The components were very well designed. Each piece can either fit together in only one way, or it is rotationally symmetric so either orientation works. In either case, I, the assembler, am not left with an ambiguous situation, where something might fit but does not work.

The toughest pieces were the desks. Desks can be configured in about eighty-nine different ways. The components are all modular and generally have the same interfaces. I have a lot of flexibility at my disposal, but at the expense of complexity. A significant number of sample configurations helped me understand the complexity of options and pick a reasonable structure, but I can’t help but wonder how the experience could be simplified.

The furniture is all assembled now, and the office sits expectantly waiting for its occupant, full of unrealized potential.

Uniting Reason and Passion

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Reason and Passion need not conflict. Reason without passion is dusty, dry, and dead. Reason without passion leads to moral relativity. If nothing moves the thinker to passion, then all subjects are equal and without distinction. As well to discuss the economic benefits of the euthanasia of infants as the artistic merits of urinals.

Passion without reason brings the indiscriminate energy of a summer’s thunderstorm. Too much energy unbound, without direction, it’s fury as constant as the winds of the air.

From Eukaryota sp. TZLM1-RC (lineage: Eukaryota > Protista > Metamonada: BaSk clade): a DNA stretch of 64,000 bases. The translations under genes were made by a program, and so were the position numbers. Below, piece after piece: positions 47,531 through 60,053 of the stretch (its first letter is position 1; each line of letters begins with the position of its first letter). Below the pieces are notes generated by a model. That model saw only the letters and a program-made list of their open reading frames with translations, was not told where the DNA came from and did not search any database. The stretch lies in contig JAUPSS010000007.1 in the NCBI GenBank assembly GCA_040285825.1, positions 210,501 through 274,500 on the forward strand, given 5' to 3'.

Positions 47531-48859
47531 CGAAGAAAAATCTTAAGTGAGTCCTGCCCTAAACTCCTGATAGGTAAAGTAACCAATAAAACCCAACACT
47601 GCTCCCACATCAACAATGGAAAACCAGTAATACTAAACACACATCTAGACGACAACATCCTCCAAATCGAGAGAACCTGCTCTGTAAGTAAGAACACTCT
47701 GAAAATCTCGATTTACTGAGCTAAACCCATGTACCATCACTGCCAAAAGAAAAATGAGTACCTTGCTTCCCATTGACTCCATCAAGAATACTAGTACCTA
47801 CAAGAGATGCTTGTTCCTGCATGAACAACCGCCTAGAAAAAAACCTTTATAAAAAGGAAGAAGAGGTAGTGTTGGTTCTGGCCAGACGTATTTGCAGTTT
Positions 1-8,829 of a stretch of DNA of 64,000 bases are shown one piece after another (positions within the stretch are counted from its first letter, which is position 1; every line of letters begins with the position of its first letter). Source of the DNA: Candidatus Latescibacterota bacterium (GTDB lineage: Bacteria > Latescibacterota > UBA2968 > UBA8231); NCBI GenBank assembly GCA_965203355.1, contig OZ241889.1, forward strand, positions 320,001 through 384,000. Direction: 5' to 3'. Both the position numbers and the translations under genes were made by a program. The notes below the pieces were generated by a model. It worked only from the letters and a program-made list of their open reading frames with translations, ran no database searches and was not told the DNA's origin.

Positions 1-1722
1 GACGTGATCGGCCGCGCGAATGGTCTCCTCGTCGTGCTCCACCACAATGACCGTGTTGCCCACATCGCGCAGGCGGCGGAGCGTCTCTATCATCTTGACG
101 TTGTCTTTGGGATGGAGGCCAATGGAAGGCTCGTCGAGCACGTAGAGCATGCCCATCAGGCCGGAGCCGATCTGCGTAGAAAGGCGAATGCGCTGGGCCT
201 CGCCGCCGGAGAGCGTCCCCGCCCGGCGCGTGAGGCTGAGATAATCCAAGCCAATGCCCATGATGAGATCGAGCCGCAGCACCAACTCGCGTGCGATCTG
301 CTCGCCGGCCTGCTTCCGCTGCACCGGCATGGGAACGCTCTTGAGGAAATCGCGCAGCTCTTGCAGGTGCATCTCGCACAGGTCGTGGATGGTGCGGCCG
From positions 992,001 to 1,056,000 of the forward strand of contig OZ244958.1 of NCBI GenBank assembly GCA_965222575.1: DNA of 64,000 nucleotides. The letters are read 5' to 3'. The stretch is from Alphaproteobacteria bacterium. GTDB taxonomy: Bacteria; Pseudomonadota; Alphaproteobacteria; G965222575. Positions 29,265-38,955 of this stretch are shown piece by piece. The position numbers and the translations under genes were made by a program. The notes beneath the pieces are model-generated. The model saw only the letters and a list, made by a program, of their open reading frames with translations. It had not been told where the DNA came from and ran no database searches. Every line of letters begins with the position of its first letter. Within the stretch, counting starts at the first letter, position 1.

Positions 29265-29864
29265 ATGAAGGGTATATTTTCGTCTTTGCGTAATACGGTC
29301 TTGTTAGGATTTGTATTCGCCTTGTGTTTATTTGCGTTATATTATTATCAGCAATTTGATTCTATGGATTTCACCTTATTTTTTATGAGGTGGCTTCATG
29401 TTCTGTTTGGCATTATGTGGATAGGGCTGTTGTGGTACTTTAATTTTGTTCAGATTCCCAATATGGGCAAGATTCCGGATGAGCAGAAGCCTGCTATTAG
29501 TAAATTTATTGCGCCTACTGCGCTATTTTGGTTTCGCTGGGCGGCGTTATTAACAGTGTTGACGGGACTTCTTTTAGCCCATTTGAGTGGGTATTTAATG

Passion provides energy, the drive to accomplish, change, improve, or destroy. Reason provides direction. Reason channels Passion and achieves goals by identifying targets, foci, leverage points. Passion powers Reason. It brings motive power. Passion knows that things must be done and that change is possible. Reason knows how change may be effected.

I was reminded of the fallacy of Passion without Reason recently. At lunch with a friend, she talked about working with a non-profit organization. Workers for non-profits epitomize those who are driven by Passion. Agree or disagree with their aims, you must admit that they earnestly mean to change the world. My friend, who comes from the profit-driven corporate world, was explaining some aspects of statistical process control and how it could be applied to improve fundraising results on their website. She was told that she needed to have more heart and feel for those unfortunates that this group helps.

Her critic obviously felt that her approach was too analytical. Too driven by Reason, not enough Passion. In fact, the opposite was true. She was applying the combination of Reason and Passion. Passion showed her that the cause was worthy and that she could help. Reason showed her where leverage could be gained and a small effort input could result in a large change in output.